"O L-RD, Who are my power and my strength and my refuge in the day of trouble, to You nations will come from the ends of the earth and say, 'Only lies have our fathers handed down to us, emptiness in which there is nothing of any avail! Can a man make gods for himself, and they are no gods? 'Therefore, behold I let them know; at this time I will let them know My power and My might, and they shall know that My Name is the L-RD".
Jeremiah 16:19-21

Trying to Grasp God …

March 22, 2012

in Judaism vs. Christianity,Judaism:,Noahide - The Ancient Path


By Rabbi Mordechai Katz
What is God? Is God the clockmaker deity of 18th century philosophers — the deists who believed that God created the world, set it in motion, and then left it to run of its own accord? Is He the “ineffable” of certain Eastern philosophies, sometimes described as “allness” and sometimes as “nothingness?” Is He(or She) the mysterious “force” of contemporary science fiction?
It is difficult to find the right descriptions for God, so it may be easier to begin by saying something about what God is not. Our ancestor Abraham set the pattern nearly 4,000 years ago when he rejected idol-worship. God, Whoever He was, could not be identified with the sun, moon, stars, or other natural phenomena. The Divine cannot, in fact, be represented in physical form.
This accords with the second of the Ten Commandments which states, “You shall not make for yourself a sculptured image.” God cannot be reduced to human form either, as some religions have held. As the Torah states, “Take good heed of yourselves, for you saw no manner of form on that day when God spoke to you at Horeb…” (Deuteronomy 4:15)
God has neither body, nor shape, nor form. Therefore He must be beyond space and time, which are the coordinates that define form. “He” must also be beyond gender. Use of the masculine pronoun is a convention with metaphorical meaning, but only a convention. Indeed, all the Bible’s  descriptions of God having physical form such as an “outstretched hand” are meant symbolically.
God cannot be many Divine beings (not even a trinity), since more-than-oneness is a feature of physicality. He must be only One. “The Lord, He is God — there is none else beside him” (Deuteronomy 4:35). The great medieval philosopher Maimonides (known to Jews as the Rambam) went so far as to state in his code of law, “Whoever conceives God to be a corporeal being is a heretic and an apostate.”
To say that God is not anything in the world of space-time helps us expand our thinking. We can then say that God is both omnipresent and transcendental, two words that express the idea that God is not in space-time. Omnipresent means He fills all the universe, as Isaiah the prophet states in Prophets, “Holy, holy, holy is God of hosts — the whole world is filled with His Glory”(Prophets, Isaiah 6:3).
Further, since God has no physical properties and is beyond the laws of nature, He is transcendental, meaning that God must be prior to everything else, “outside” space-time, so to speak, such that God makes everything else possible. He has no beginning and no end. He always has been and always will be. This is difficult for our minds to comprehend, and is one among many wonders that we may never fully understand.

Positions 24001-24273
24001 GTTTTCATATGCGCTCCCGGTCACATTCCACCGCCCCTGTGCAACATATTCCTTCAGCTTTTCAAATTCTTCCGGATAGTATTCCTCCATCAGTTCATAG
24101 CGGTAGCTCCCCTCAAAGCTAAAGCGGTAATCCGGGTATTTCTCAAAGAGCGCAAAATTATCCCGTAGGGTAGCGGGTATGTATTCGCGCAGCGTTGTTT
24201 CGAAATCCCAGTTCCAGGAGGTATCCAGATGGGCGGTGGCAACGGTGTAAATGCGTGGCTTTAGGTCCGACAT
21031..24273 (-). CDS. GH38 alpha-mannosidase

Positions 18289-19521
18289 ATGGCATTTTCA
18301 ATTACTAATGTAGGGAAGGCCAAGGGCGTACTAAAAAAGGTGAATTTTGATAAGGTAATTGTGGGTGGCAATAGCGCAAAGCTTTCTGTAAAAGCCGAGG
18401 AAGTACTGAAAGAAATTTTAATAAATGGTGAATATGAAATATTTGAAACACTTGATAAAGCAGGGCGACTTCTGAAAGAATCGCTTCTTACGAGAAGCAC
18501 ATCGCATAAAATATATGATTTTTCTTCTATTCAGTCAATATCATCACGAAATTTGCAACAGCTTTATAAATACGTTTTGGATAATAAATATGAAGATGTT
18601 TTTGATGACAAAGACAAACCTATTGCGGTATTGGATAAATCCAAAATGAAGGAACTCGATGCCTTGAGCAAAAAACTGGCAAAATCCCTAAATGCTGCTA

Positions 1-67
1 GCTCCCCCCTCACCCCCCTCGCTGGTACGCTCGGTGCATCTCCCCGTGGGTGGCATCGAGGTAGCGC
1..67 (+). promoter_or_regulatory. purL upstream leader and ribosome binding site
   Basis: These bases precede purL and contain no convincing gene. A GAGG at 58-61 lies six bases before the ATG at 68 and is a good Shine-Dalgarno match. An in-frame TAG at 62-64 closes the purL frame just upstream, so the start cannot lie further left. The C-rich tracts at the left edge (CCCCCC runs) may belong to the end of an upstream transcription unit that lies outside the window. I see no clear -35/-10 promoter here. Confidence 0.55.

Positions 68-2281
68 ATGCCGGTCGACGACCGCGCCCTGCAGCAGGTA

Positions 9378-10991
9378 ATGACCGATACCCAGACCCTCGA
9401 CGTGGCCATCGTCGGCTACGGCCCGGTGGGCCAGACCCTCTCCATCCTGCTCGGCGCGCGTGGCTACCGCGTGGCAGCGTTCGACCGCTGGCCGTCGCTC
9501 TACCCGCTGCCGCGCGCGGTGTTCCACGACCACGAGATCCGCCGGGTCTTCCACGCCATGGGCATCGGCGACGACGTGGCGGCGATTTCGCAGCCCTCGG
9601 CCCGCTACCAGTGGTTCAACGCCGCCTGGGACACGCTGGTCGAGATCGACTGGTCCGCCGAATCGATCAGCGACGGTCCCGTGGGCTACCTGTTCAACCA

Since God is before and above all, we also affirm that He is Creator, and that His power in the universe is unlimited. We therefore speak of God as being omnipotent (all-powerful) and refer to Him in prayer as “King of the universe.” He created space, time, and everything that is in it.
The fact that God cannot be seen or pictured, touched or heard, is not proof that He does not exist. The human neurological system, however intricate it may be, operates within a limited pattern. In fact, the brain screens out many perceptions in order to give us a functional picture of reality, ensuring our ability to survive in the ordinary physical world.
In fact, we know from our everyday experience that there are nonphysical forces in the world. We cannot see love or touch hate, but they certainly exist. Even in what we call the physical world, there are some things that cannot be directly sensed with our physical form. We cannot, for example, hold onto an isolated electrical current or put it into a dish with our bare hands. Yet we know this current produces light and heat, and we can observe its effects even though the wire through which it passes looks no different from any other wire.
Invisible physical forces and emotional vibrations are analogous to Divine power in that they are beyond the physical senses but have results we can feel and observe. Similarly, we can prove God’s existence through His creations and perceive through our higher intelligence His guiding of history, without being able to perceive God directly. To look at what is around us and deduce that there must have been an intelligence behind it is a classic proof of God’s existence called the “argument from design.” Although philosophers have offered challenges to this proof, it is still the strongest rational argument for God’s existence, beginning with the observable physical world and appealing to everyone’s natural reasoning ability.
The emperor of Rome once chided Rabbi Yehoshua ben Chananya: “You call your God all-powerful? Why, I am much more of a god than He. Your God cannot be seen anywhere, and I am visible to all. If your God is so great, why can’t I even see him?”
The rabbi did not try to argue. He simply smiled and asked the emperor to join him outside. The emperor was puzzled, but he complied. Once they were out in the street, the rabbi asked the emperor to look up at the sky. The emperor stared up toward the blazing noontime sun for but a brief moment, and then was forced to look away.
“Is something wrong?” asked Rabbi Yehoshua.
“How can I look up?” complained the emperor. “The sun is blinding me. I can’t see!”
The rabbi nodded knowingly. “I regret your discomfort, Your Majesty. I just wanted to point out that even so great a man as you cannot look at the sun for more than a moment. Yet the sun is only a creation of God, Who is the real source of all light, power, and energy. If man can hardly gaze at God’s creation, how can he hope to see God Himself in all His Glory?”
The emperor smiled. He knew that he had been bested.